Stigma, Trauma and the Social Forces Shaping Memory Transmission in Argentina

Jill Stockwell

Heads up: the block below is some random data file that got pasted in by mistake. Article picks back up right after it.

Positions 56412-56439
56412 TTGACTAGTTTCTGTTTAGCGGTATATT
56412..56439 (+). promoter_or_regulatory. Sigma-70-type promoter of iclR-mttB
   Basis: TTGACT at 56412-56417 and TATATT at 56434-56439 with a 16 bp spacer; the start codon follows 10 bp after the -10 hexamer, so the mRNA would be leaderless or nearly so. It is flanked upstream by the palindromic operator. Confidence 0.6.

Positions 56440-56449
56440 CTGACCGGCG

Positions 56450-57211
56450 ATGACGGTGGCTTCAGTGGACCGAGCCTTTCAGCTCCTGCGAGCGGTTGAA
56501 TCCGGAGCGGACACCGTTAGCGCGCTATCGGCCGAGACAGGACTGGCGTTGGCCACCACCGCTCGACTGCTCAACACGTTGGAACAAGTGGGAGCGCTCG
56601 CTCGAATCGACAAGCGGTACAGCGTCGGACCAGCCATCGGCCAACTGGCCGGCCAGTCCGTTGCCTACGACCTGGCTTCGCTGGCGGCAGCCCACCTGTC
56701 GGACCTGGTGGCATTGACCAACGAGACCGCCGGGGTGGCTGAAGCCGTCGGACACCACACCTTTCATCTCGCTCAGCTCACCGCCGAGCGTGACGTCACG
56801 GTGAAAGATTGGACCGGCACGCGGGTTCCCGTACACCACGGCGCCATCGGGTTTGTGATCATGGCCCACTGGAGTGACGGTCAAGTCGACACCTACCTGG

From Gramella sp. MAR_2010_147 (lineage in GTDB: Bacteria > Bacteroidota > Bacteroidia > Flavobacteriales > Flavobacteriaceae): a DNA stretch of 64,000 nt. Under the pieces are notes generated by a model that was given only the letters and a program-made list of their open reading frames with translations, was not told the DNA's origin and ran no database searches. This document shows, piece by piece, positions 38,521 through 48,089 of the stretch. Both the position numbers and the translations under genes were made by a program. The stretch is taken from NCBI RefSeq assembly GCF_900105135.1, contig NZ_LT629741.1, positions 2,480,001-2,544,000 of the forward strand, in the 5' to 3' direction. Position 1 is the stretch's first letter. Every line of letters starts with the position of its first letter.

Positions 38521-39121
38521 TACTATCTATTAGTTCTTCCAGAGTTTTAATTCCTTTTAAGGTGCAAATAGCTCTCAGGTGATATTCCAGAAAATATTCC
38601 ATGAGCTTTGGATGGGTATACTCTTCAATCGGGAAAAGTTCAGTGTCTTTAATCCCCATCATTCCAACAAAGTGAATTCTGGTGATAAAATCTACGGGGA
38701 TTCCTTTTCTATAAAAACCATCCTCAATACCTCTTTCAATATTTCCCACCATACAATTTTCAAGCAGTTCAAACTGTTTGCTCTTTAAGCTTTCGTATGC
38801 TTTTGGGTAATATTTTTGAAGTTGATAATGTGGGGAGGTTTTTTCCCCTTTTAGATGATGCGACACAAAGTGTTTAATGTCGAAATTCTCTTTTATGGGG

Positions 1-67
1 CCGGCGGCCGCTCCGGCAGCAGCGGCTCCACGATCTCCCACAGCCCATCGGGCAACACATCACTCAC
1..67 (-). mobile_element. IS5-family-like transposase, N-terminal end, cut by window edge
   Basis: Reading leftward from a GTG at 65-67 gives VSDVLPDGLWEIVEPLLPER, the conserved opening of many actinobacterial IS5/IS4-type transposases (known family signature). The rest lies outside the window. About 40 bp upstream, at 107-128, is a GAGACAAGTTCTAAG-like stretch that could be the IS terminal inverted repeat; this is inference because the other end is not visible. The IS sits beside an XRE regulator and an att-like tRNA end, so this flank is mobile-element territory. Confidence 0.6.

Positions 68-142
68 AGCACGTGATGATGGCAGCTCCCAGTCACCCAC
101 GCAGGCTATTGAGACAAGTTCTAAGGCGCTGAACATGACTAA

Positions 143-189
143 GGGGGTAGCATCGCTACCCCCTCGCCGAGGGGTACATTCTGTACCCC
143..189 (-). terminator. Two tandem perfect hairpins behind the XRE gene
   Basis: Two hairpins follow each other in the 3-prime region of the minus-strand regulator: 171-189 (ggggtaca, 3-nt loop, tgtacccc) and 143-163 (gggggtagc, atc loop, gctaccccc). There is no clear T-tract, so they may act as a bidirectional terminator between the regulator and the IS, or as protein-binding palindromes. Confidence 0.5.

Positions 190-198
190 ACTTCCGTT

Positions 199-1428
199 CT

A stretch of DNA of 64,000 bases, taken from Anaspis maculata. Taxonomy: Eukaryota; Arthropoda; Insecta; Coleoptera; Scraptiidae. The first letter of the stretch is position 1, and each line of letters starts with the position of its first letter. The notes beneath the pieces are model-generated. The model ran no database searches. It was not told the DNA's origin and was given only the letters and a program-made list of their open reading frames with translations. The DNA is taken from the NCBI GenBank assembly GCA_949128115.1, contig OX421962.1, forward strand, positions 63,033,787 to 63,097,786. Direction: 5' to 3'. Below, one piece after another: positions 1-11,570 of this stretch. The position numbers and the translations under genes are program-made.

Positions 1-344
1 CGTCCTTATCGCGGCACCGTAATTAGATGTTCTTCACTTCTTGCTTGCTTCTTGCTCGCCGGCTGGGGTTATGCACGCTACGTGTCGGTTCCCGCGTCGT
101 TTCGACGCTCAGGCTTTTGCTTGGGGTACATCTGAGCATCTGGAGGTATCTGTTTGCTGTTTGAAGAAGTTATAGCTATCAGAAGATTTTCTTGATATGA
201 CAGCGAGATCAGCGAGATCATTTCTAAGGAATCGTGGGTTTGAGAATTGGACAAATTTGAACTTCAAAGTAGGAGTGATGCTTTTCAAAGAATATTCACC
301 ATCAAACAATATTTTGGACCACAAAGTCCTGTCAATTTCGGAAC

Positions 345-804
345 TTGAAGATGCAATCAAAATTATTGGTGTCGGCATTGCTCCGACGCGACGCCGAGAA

Since the return to democratic rule in Argentina in 1983, competing claims about how the period of political and state violence of the 1970s and 1980s might be collectively remembered by the nation have caused deep political and societal divisions. This paper explores the personal memories of Argentine women from two ideologically-opposed groups—those on the political Left affected by military repression during the 1976-1983 military dictatorship and those on the political Right affected by the armed guerrilla violence predominantly in the years leading up to the 1976 military coup. In contemporary Argentina, the memories of enduring personal trauma which both groups of women carry are commonly perceived as unable to co-exist in a shared mnemonic space – as if remembering one history of violence is seen as an attempt to forget or violate the other history of violence and trauma.

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